First impressions are highly important, regardless of how much we might say otherwise. For better and for worse, we are attached to our initial assessment of a place, person, or thing. Santa Cruz Bicycles seems to have read up extensively on this topic, because my factory tour at Santa Cruz HQ was about as good a first impression as they could’ve made.
Kyle (my tour guide for the afternoon) greeted us with a warm smile and a Modelo in hand. He started us off in their showroom, which prominently displayed the all-new Santa Cruz Blur and Highball XC bikes, as well as their new Nomad/Juliana Strega, and other rad bits.
Before entering the assembly area, Kyle showed us two things: an old Santa Cruz Nomad 3 frame and swingarm cut in half, and a mold for a carbon bike. While their engineers might be embarrassed by the ¼” of rippling and imperfection inside the carbon chainstay, it was deeply impressive to see how much carbon varies in thickness according to specific needs; the downtube was at least twice as thick as the top tube!
Pictured here is a mold of an old Santa Cruz full suspension mountain bike. One front triangle takes 6-8 hours to produce. Molds are $70k each, and are size specific. Joe Graney saw that the old factory used Santa Cruz’s build processes on other brands, so they cancelled their contract and bought their own factory. The factory that makes Santa Cruz rims follows a similar vein; they only produce Santa Cruz Reserve rims.
QC and factory returns are wild here. This Santa Cruz Reserve rim was turned down due to a blemish by the valve stem, but it’s something I would hardly be able to see, even upon inspection.
Frames come in from a factory that produces only Santa Cruz bicycles. Full suspension bikes receive hardware upper/lower links that create the Virtual Pivot Point (VPP) design, then go thru the first QC check.
From here they go the supermarket aisle. Recipe to go with shopping cart, outlines the specific build of the particular bicycle. Today, about 30% of their bikes are built to order, a sharp decrease from their 100% built to order bikes of not too long ago. Here they pick up parts specific to the bike’s build kit before undergoing a second QC check.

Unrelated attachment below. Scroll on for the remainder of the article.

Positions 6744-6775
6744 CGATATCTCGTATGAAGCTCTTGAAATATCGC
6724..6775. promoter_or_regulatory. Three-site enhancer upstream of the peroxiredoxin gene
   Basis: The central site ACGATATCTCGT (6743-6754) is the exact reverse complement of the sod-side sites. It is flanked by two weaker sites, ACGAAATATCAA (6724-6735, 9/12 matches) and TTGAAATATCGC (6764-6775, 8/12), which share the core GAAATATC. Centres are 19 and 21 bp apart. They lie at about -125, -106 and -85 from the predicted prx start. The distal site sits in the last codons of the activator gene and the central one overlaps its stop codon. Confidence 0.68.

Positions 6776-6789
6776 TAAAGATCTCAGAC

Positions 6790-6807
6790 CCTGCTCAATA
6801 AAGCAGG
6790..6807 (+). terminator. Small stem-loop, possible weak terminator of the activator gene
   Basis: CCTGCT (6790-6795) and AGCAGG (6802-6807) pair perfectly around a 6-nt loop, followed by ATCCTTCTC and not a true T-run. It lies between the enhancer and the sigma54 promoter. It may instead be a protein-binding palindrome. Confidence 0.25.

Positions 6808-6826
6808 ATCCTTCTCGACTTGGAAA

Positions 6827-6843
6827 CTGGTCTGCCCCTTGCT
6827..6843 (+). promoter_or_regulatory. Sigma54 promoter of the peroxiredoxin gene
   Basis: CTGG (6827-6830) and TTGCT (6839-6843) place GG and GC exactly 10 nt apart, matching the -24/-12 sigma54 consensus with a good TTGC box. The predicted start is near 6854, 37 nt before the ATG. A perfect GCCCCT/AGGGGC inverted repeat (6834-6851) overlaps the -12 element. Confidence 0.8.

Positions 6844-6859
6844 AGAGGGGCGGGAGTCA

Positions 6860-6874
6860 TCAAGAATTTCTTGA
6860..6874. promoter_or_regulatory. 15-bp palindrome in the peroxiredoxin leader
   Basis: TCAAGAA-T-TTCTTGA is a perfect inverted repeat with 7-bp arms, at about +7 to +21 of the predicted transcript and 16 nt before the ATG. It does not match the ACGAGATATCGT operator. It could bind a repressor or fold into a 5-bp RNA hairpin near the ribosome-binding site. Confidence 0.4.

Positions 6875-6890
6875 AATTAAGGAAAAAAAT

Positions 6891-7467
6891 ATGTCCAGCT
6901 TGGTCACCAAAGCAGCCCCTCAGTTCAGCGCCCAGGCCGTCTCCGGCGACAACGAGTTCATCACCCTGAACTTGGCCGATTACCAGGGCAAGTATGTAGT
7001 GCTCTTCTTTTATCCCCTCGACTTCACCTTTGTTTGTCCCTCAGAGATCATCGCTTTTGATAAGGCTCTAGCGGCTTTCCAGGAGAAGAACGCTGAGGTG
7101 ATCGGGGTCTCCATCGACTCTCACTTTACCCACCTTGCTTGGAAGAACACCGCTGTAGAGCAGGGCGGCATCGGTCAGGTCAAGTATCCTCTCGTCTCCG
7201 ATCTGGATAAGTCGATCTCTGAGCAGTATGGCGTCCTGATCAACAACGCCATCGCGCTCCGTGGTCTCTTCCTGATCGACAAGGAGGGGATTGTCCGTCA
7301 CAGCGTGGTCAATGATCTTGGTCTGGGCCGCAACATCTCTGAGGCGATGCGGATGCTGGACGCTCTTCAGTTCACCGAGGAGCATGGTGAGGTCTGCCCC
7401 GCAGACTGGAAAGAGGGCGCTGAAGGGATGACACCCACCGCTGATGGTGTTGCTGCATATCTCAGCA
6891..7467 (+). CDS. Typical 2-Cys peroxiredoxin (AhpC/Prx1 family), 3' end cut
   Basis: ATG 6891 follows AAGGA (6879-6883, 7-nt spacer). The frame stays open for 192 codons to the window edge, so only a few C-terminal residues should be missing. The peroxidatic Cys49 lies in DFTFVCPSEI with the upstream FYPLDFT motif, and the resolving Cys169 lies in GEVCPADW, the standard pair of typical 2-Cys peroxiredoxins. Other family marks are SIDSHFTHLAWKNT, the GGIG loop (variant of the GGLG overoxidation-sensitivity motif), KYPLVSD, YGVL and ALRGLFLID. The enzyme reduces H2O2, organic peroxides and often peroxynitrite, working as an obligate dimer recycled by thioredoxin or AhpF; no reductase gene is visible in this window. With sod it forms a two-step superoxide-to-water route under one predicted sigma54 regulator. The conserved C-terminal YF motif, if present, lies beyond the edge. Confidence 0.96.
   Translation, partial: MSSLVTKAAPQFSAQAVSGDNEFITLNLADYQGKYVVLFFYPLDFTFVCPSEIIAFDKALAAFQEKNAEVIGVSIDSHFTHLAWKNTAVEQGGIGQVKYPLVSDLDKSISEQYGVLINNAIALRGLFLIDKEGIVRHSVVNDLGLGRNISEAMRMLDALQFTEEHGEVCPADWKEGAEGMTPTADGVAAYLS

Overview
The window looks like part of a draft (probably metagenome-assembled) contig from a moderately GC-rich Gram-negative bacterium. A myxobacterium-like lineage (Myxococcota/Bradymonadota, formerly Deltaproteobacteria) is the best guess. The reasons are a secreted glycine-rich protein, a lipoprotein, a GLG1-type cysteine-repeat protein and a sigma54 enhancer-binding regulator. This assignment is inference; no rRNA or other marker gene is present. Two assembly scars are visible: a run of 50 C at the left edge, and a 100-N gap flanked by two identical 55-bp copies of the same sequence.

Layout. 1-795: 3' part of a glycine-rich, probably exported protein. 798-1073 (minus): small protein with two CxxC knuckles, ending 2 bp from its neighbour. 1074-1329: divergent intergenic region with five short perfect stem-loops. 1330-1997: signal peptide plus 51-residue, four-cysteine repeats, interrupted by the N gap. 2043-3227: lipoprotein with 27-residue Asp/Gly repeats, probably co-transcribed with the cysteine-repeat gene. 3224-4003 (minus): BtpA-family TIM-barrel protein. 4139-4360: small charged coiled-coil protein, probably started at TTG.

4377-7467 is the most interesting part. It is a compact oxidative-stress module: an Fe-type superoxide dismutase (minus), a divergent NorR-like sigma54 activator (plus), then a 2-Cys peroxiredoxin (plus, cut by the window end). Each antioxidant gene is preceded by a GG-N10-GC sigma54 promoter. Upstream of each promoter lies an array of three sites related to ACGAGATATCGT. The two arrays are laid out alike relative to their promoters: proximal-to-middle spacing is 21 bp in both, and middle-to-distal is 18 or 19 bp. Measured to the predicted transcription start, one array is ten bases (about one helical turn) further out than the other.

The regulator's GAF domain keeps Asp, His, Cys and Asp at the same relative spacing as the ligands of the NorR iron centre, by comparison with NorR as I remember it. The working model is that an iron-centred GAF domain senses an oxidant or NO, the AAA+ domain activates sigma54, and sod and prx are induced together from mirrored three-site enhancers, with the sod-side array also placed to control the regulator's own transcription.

A full shopping cart. Bicycles are put together about 75% of the way. An additional QC check happens after wheels are put on, then again one derailleur/brake/dropper post cables are installed. The whole process happens in a small space, which allows for running changes within production, ala Tesla.
A frame box that’s more like action figure box. Bicycles are zip tied to cardboard half box which holds the frame in the middle of the standard box. No damaged frames from this method.
Santa Cruz aims to be a wheel company AND a bike company, not just a bike company that builds wheels. All wheels (Santa Cruz Reserve or otherwise) are built in-house. Each wheel takes about 14-15 minutes, compared to the 30-60 minutes per wheel for a normal person. Spokes are preloaded into hubs by one person, then laced to rims by another. Lacing usually can be done as quickly as 2 minutes.
A wheel machine brings them up to tension. After, they’re checked again for equal tension.
Wheels with ideal spoke tension go to the green Santa Cruz logo, wheels that need a second look go to the red logo. Innovation.
Each Santa Cruz Reserve wheel will eventually come with a tag that not only has the wheel builder’s name, but a personalized image of the builder themselves.
Employees are incentivized to ride a bike to work, and they have spaces for everyone who needs space. Behind the wall of staff bikes there is their top secret R&D department. In just two weeks, they can design and create a prototype bike (Danny Macaskill’s new “Danny” trials bike as a recent example), and even do their own powder coating. I can’t say what was back there, but it was way cool.
Santa Cruz offers factory demos for a small donation fee.
This visit to the Santa Cruz HQ was eye opening. Today, that Santa Cruz Blur is a pile of parts. A week later, that bike is in China and someone’s new favorite bike. I’m not quite sure what it is about cyclists, but standing in a warehouse, layered floor to ceiling with boxes and boxes of raw frames made me more excited than I care to admit. Maybe it was the palpable sense of energy in the factory, even with most employees already gone for the weekend. Maybe it was charming checkered floors, or the clear dedication everyone had to riding fun bikes. Whatever it may have been, there is no doubt that Santa Cruz builds some of the best bicycles available anywhere.
Thanks to Josh for setting this up, and for Kyle for being an affable tour guide.